Procyclicality and macroprudential policy framework
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Procyclicality and Macroprudential Policy Framework. Jan Frait Head of Financial Stability. Macroprudential Policy Framework. What is a macroprudential policy framework?.

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Procyclicality and macroprudential policy framework

Procyclicality and Macroprudential Policy Framework

Jan Frait

Head of Financial Stability


Macroprudential policy framework

Macroprudential Policy Framework


What is a macroprudential policy framework

What is a macroprudential policy framework?

  • Following the global financial crisis, on the EU level as well as on the national levels the ways how to establish the additional pillar for financial stability – macroprudential policy framework – is being discussed.

  • Until the crisis, the concept of macroprudential policy was discussed primarily within the central banking community under the leadership of the Bank for International Settlements (BIS henceforth). The interest of the academic community in the issue was rather limited.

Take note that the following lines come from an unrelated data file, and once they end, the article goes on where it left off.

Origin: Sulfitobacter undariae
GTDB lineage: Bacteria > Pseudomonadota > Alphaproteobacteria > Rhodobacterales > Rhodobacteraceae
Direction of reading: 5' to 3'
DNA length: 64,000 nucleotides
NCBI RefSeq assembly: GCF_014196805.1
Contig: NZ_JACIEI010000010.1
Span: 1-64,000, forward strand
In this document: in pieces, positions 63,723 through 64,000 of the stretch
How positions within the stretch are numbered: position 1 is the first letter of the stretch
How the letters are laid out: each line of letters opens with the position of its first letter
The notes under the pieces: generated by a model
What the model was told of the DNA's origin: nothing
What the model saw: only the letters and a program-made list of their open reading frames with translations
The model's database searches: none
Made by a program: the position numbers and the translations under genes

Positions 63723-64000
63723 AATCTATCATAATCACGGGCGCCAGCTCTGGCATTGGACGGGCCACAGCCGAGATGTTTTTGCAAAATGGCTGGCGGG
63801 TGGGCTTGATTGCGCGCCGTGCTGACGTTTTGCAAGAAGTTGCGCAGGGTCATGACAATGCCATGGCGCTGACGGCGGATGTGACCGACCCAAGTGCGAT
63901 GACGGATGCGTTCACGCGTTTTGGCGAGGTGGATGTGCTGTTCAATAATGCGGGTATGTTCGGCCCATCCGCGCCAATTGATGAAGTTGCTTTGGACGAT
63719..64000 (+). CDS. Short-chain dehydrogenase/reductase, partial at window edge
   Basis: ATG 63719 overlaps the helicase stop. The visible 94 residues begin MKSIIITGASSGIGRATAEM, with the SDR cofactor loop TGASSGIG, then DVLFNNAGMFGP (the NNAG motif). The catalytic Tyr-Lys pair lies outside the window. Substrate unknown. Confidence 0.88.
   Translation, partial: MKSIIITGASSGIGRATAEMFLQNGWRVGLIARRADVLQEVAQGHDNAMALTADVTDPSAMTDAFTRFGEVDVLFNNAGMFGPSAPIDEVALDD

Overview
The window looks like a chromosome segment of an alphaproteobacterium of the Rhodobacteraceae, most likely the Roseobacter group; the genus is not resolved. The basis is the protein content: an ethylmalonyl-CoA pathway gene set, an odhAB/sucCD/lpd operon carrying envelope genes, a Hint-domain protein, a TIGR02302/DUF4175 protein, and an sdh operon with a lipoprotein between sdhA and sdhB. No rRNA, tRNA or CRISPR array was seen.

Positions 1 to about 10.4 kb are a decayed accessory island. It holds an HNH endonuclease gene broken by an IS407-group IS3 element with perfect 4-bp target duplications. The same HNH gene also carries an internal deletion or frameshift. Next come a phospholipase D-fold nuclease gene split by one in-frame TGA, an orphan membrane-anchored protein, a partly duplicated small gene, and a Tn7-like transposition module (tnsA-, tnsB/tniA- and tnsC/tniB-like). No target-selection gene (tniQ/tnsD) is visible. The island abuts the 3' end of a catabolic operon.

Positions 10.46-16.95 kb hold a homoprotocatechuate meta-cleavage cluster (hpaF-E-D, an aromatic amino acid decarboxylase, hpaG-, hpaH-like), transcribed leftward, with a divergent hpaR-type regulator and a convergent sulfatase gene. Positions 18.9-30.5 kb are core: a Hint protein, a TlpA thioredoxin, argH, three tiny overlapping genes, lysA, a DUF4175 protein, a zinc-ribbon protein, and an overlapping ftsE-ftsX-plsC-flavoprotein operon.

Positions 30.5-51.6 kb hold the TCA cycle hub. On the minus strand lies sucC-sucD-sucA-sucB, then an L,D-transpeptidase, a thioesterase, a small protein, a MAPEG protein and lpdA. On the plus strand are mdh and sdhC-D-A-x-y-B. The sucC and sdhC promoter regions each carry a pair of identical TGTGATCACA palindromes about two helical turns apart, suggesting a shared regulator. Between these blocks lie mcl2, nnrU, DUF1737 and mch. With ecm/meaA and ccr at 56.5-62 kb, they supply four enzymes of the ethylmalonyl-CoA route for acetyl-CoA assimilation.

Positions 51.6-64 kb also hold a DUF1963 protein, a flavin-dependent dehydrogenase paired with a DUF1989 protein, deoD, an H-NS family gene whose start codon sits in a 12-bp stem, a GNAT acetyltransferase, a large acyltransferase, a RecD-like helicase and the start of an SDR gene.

• After the crisis, the term “macroprudential” has become a buzzword (Clement, 2010). The establishment of effective macroprudential policy framework has become one of the prime objectives of the G20, EU, IMF and other structures.

  • In the EU, such a desire has already been reflected in the decision to create the European Systemic Risk Board as the EU-wide authority of macroprudential supervision and by number of iniciatives focusing on defining the EU-wide framework for macroprudential regulation.


What is a macroprudential policy framework1

What is a macroprudential policy framework?

  • Various issues related to macroprudential considerations have become in the centre of focus of researchers from multinational institutions, central banking community, supervisory authorities and academia.